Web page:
With the funding, Da Yan, Ph.D., will study how newly emerging services are changing the way Alabamians travel every day, and Paul Baker, Ph.D., will work toward the development of an artificial vascular graft.
Media contact: Yvonne Taunton
University of Alabama at Birmingham have collectively received nearly $1.3 million in research funding from the Alabama Research and Development Fund Award.Da Yan, Ph.D., and Paul Baker, Ph.D., at the
Yan is assistant professor in the Department of Computer Science, and Baker is director of the Advanced Materials Characterization Core in the Department of Physics, both in the UAB College of Arts and Sciences.
Yan’s project focuses on the development of a data science toolkit to support transportation planning for Alabama’s businesses and vulnerable communities.
As the sole winning team of the College of Arts and Sciences’ UAB Interdisciplinary Innovation Team Award in 2020, Yan and Virginia Sisiopiku have conducted preliminary user mobility surveys and urban transportation simulations in Birmingham with the help of open data sources. Built on these preliminary results, Yan plans to build a web-based portal for mobility data access, as well as an automated pipeline for data extraction, agent-based transportation simulation and data analytics employing machine learning techniques. He wants to use these tools to study relevant scenarios that address pressing mobility needs in the state.
“We will study how newly emerging services are changing the way Alabamians travel every day,” Yan said. “Birmingham alone has seen many new travel modes, such as carsharing apps, e-scooter rentals, bus route updates, etc., in recent years. In this project, we will conduct new user mobility surveys on these new travel modes, and use transportation simulation to better understand how they will change our transportation conditions and travel behaviors in the near future.”
An example of a scenario Yan would simulate is building a COVID-19 spread simulator, to explore how businesses’ reopening strategies would affect the population’s mobility and the virus’s spread.
Yan’s project would provide data-driven suggestions to state transportation policymakers about initiatives that would benefit Alabamians, including those who are economically and physically disadvantaged, to gain access to critical accommodations in an equitable and efficient way.
“The COVID-19 pandemic has affected our lives in various aspects, from the more frequent use of online delivery services to the increased vulnerability and reduced employment opportunities for disadvantaged populations,” Yan said. “Studying the impact of COVID on Alabamians’ mobility is, therefore, of paramount importance to help develop effective policies to recover our state’s economy and employment from the pandemic. This will be an important focus of our project.”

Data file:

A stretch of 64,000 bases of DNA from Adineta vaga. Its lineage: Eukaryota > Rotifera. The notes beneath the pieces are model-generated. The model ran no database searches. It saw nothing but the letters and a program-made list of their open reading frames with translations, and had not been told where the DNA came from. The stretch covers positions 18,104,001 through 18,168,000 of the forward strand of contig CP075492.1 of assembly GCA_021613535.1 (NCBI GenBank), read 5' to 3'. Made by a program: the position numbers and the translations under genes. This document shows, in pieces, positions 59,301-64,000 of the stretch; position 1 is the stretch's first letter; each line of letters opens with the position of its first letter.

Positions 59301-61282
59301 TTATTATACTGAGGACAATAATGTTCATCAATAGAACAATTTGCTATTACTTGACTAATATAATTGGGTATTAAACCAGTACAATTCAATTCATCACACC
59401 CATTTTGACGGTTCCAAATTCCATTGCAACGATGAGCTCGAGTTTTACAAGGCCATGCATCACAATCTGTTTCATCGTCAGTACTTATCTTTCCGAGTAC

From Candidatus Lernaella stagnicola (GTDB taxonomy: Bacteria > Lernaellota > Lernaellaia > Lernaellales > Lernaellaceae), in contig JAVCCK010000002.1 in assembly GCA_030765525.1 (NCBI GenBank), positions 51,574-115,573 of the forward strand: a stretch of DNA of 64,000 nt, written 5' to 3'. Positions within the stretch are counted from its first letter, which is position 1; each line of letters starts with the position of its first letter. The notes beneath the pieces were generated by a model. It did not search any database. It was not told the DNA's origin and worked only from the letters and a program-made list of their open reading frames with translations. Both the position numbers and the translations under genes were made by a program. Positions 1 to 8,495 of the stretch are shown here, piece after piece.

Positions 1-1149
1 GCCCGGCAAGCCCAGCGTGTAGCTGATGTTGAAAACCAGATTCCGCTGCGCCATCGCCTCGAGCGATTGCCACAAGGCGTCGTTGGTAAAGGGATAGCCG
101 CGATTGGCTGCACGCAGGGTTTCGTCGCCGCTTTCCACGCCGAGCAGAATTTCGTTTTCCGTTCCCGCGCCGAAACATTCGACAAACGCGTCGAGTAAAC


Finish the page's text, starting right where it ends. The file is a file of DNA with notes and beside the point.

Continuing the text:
This project also would address a pressing need resulting from COVID-19.
Vinoy Thomas, Ph.D., assistant professor of materials engineering in UAB’s School of Engineering, has been working on the development of an artificial vascular graft for surgical implantation since 2007 and has reached a point in the project where funds are needed for an animal trial. The graft would be especially helpful to COVID-19 patients who are reporting kidney infections and blood clots.
“There is an unmet need for small-caliber, ready-to-implant vascular grafts for patients suffering from cardiovascular diseases due to arteriosclerosis for replacements, and for chronic dialysis patients for vascular access grafts,” Thomas said. “According to the American Society of Nephrology, more than 300,000 Americans have end-stage kidney disease and are depending on artificial dialysis to stay alive.”
Recent advances from his lab on “innovative non-thermal plasma processing onto the intimal surface of the tubular graft” provide a non-clotting surface to the artificial vessels for dialysis access.
The artificial graft would not only benefit COVID-19 patients. Once it has been approved, UAB plans to market the graft to a biomedical implant company for a new division in Alabama or establish a spin-off company for production and distribution.
The graft has been conservatively estimated to potentially earn $50 million annually, based on the number of surgeries that could use it. This new, unmet market would bring a number of highly skilled jobs and workers to Alabama.
“This opportunity from the state to aid us in the commercialization of an important, unmet medical need comes at a perfect time,” Baker said. “We intend to push this development as quickly as possible to get a solution on the market for those who need it. We have an excellent team that has a lot of expertise in both the science and development of these implants, as well as on the implantation and surgical side as well.”